Clean Air Markets
Last updated: 05/2016
SO₂ Emission Trends
- ARP: Units in the ARP emitted 3.1 million tons of SO₂ in 2014, well below the ARP's statutory annual cap of 8.95 million tons. ARP sources reduced emissions by 12.6 million tons (80 percent) from 1990 levels and 14.1 million tons (82 percent) from 1980 levels.
- CAIR and ARP: In 2014, the fourth year of operation of the CAIR SO₂ program, sources in both the CAIR SO₂ program and the ARP together reduced SO₂ emissions by 12.6 million tons (80 percent) from 1990 levels (before implementation of the ARP), 8.1 million tons (72 percent) from 2000 levels (ARP Phase II), and 7.1 million tons (69 percent) from 2005 levels (before implementation of CAIR). All ARP and CAIR sources together emitted a total of 3.2 million tons of SO₂ in 2014.
- CAIR: Annual SO₂ emissions from sources in the CAIR SO₂ program alone fell from 9.1 million tons in 2005 to 2.7 million tons in 2014, a 71 percent reduction. Between 2013 and 2014, SO₂ emissions fell 48,000 tons (2 percent) and were about 970,000 tons below the regional CAIR emission budget.
SO₂ State-by-State Emissions
- CAIR and ARP: From 1990 to 2014, annual SO₂ emissions in the ARP and the CAIR SO₂ program dropped in 43 states (42 states plus Washington, D.C.) by a total of approximately 12.6 million tons. In contrast, annual SO₂ emissions increased in five states (Arkansas, Idaho, Nebraska, Oregon, and Vermont) by a combined total of 20,000 tons from 1990 to 2014.
- CAIR: In 2014, seventeen states (16 states plus Washington, D.C.) had emissions below their CAIR allowance budgets, collectively by about 1.1 million tons. Another six states exceeded their 2014 budgets by a combined total of about 140,000 tons, indicating that, on an aggregate basis, sources within those states covered a portion of their emissions with allowances banked from earlier years, transferred from an out-of-state account, or purchased from the market.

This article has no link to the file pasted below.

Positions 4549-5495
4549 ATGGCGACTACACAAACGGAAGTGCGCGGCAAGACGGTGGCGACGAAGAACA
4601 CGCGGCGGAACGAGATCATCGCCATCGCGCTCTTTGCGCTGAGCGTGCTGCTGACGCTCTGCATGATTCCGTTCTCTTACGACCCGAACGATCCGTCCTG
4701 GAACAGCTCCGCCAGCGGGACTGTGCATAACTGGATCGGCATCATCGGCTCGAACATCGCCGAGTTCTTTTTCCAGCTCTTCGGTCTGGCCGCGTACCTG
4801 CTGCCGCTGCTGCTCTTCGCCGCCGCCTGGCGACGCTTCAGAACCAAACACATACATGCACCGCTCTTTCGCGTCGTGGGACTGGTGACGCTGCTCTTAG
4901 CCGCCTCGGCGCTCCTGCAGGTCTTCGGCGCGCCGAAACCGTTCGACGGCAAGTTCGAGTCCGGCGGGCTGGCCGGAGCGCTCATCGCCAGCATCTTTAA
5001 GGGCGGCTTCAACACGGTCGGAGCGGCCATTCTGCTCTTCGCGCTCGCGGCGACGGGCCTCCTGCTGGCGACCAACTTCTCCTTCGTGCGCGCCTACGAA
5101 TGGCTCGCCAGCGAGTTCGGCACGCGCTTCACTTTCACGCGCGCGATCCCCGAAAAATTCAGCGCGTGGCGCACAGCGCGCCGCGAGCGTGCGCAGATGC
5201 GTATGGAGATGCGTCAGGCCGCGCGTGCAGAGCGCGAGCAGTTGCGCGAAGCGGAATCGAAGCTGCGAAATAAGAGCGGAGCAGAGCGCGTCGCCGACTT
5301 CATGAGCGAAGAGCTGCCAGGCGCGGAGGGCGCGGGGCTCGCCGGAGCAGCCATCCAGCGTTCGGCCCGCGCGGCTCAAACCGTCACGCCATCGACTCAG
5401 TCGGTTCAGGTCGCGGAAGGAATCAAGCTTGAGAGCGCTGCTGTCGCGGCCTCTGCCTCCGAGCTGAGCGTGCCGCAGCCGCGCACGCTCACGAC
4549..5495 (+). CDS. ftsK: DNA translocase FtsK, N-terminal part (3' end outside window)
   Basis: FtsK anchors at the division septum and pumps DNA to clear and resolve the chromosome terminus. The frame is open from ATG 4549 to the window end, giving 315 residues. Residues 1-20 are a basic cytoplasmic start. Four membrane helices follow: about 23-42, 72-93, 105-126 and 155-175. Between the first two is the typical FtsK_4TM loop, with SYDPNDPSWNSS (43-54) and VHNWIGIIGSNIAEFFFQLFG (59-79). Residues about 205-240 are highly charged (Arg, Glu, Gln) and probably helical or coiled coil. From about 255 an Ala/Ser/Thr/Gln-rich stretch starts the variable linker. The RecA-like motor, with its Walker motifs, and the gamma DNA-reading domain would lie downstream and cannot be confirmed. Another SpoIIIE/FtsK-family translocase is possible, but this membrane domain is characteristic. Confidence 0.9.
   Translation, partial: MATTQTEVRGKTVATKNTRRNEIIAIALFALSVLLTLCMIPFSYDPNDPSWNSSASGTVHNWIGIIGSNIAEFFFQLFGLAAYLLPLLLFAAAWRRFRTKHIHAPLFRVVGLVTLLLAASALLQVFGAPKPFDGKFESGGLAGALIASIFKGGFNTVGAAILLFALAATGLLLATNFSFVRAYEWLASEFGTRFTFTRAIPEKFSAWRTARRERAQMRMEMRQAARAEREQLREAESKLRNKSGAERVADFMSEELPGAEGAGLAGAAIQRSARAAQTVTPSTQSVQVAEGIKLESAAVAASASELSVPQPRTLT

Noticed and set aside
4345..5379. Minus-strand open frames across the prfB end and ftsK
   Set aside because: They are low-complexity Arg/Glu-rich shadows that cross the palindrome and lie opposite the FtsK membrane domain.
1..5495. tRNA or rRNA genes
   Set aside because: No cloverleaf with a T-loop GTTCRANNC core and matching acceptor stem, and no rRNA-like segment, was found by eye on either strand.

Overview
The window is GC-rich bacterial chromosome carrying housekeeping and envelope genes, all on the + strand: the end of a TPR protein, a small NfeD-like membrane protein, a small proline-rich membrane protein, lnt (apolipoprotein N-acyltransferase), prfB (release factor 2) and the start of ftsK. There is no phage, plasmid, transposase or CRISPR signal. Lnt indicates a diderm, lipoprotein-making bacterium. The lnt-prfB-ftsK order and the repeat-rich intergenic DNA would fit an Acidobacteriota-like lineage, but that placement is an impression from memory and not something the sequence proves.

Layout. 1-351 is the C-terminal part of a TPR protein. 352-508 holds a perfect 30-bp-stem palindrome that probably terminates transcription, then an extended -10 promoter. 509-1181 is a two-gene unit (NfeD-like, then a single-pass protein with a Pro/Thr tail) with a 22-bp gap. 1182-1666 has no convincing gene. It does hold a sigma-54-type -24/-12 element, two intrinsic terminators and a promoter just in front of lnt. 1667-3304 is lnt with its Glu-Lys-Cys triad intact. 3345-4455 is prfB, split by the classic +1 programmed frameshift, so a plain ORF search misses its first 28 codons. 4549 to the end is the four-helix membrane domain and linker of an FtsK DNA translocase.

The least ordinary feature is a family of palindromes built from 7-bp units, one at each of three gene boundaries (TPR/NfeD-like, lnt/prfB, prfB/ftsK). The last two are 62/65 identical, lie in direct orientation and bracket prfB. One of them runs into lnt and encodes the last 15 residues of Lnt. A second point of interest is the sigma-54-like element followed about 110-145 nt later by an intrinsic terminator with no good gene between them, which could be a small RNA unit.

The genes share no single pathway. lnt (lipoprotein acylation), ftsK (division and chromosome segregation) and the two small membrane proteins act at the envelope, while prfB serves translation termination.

SO₂ Emission Rates
- In 2014, the average SO₂ emission rate for units in the ARP and CAIR SO₂ program fell to 0.25 lb/mmBtu. This indicates a 71 percent reduction from 2000 rates, with the majority of reductions coming from coal-fired units.
- Although heat input has remained steady over the past 14 years, emissions have decreased dramatically since 2000, indicating an improvement in emission rate at the sources. This is due in large part to greater use of control technology on coal-fired units and increased generation at natural gas-fired units that emit very little SO₂.
Analysis and Background Information
SO₂ is a highly reactive gas that is generated primarily from the burning of fossil fuels at power plants. In addition to contributing to the formation of fine particle pollution (PM₂.₅), SO₂ is linked with a number of adverse effects to human health and ecosystems.
The states with the highest emitting sources in 1990 have generally seen the greatest SO₂ emission reductions under the ARP, and this trend continued under CAIR. Most of these states are located in the Ohio River Valley and are upwind of the areas the ARP and CAIR were designed to protect. Reductions under the ARP and CAIR have provided important environmental and health benefits over a large region.